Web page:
In mid-day trading, investors are still trying to decide what to do with Duke Energy (NYSE:DUK). After an initial spike in pre-market trading, DUK stock is down over 1% after the company reported second-quarter earnings on Monday, August 10.
The report itself was a mixed bag. The company delivered a beat on earnings. Earnings per share for the quarter were $1.08 above the consensus estimate for $1.03. In terms of revenue, Duke came in at $5.42 billion.
Both numbers were less on a year-over-year basis. In the same quarter in 2019, Duke posted earnings per share of $1.12 on revenue of $5.87 billion. Duke did not change its full-year guidance, but forecast that it would fall towards the lower end of its range. Duke also maintains a strong balance sheet with over $8.7 billion in liquidity at the end of the quarter.
The results could draw a raised eyebrow from investors who heard the company say it expected residential demand to pick up during the quarter. The company cited ongoing load impacts from Covid-19, the cancellation of the Atlantic Coast Pipeline as well as unfavorable weather and storms as headwinds that the company would have to overcome.
The Virus is Creating a Worst Case Scenario
Back in May, Duke Energy and many utility companies were optimistic that the economy would have something resembling a “V-shaped” recovery. Of course there is more that we understand about the virus today than we did then.
However, Duke is not seeing residential demand bounce back as much as expected. And in its investor presentation, the company projects full-year electric volume to fall between 3% and 5%. This decline in revenue is an immediate drag on earnings because of the highly regulated nature of the company’s business. They can’t just raise rates in one area to combat a decline in demand in another.
And unless you have your head completely in the sand, there are still going to be some large venues that will sit empty for the remainder of the year. College football stadiums will sit idle. And although many colleges and universities are welcoming students back to campus, at least 7% and perhaps more will be offering classes exclusively online.
Now add office buildings, arenas, and other venues and you see that Duke’s 3% to 5% number may be low. With that said, the highly regulated revenue stream is a bonus for utility companies during downtimes. That’s because of cost certainty. Generally speaking, people will continue to pay their utility bills even as they contract their budget for other reasons.
And with many of Duke’s service area being in the Southern United States, there will be continued demand for air conditioning barring an early winter.
The stock has some growth possibilities
From a technical perspective, DUK stock was looking like it got a little ahead of itself. So the selloff may be just an example of investors taking some profits and waiting to buy when the stock gets down somewhere in the $80 range. However, the stock is still up over 30% from its March lows.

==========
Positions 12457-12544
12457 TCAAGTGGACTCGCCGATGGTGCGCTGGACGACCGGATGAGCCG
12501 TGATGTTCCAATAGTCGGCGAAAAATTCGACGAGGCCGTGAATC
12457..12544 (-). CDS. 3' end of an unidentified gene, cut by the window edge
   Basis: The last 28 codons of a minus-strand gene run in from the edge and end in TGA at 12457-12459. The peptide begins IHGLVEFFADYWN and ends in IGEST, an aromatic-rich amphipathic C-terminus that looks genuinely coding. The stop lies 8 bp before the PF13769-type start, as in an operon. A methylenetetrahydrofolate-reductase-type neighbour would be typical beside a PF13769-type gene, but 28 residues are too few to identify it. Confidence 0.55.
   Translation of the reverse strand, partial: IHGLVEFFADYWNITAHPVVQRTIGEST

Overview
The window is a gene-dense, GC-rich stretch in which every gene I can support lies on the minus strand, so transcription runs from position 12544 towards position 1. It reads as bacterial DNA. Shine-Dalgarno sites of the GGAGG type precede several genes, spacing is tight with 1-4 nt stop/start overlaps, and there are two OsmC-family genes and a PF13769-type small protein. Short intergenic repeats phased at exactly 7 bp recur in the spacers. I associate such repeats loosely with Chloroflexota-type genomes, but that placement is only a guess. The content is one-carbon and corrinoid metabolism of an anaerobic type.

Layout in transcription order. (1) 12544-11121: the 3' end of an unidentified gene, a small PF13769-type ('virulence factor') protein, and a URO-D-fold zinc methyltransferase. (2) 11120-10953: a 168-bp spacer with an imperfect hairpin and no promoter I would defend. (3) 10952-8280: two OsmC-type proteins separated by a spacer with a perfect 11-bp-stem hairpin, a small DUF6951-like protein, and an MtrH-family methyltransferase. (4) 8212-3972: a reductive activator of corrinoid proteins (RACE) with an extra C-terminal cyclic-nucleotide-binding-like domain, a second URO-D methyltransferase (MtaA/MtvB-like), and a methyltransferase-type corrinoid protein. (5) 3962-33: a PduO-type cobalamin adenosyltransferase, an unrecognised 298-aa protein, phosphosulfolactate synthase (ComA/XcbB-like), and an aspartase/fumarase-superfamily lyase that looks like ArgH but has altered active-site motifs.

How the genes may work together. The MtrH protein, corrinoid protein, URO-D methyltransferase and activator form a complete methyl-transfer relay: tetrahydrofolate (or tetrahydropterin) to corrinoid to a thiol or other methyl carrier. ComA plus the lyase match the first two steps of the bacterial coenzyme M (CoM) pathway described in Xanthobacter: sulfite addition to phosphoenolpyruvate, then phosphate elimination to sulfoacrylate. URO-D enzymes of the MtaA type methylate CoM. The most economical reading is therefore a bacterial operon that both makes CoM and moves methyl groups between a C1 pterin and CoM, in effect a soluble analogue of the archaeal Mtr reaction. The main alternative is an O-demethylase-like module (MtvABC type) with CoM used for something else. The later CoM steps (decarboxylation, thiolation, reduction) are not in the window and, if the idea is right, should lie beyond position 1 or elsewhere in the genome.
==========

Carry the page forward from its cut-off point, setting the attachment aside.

Duke Energy Remains a Solid Value Play
Duke Energy has long been known as a dividend darling. In July, the company made it 13 consecutive years of increasing dividends. The two cent per share increase bumped the company’s yearly dividend to $3.78. The company also sports a dividend yield of 4.49%.
Some investors may have a little trouble with the company’s payout ratio, but that’s nothing to be too concerned about. Utility companies tend to pay out more of their earnings to shareholders anyway.
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7 Stocks That Prove Dividends Matter
Dividends can be an equalizing factor when comparing stocks. For example, you can be looking at one stock that is up 5% and another that is up 7% over a period of time. However, the stock that is up 5% pays a dividend while the one that pays 7% does not. That dividend factors into the stock’s total return. Therefore although the former would appear to offer a better return, the stock that pays a dividend may actually provide a higher total return.
Dividends are a portion of a company’s profit reflected as a percentage. However, this percentage changes with the company’s stock price. For that reason, a common mistake investors make is to chase a yield. But a company that pays a 4% dividend yield may be a far better investment than a company with an 8% yield. Here’s why.
The most important attribute of a dividend is its reliability. Getting a solid dividend one year has very little meaning if the company has to suspend, or cut, its dividend the next year. Investors want to own stocks in companies that have a solid history of paying a regular dividend.
Another important consideration is a company’s ability to increase its dividend. This means that the company is increasing the amount of the dividend regardless of stock price. Companies that do this over a specific period of time have achieved a special status. Dividend Aristocrats are companies that have increased their dividend every year for at least the last 25 years. Dividend Kings have increased their dividends every year for at least the last 50 years.
In this presentation, we highlight seven companies that offer a nice dividend and the opportunity for decent growth.
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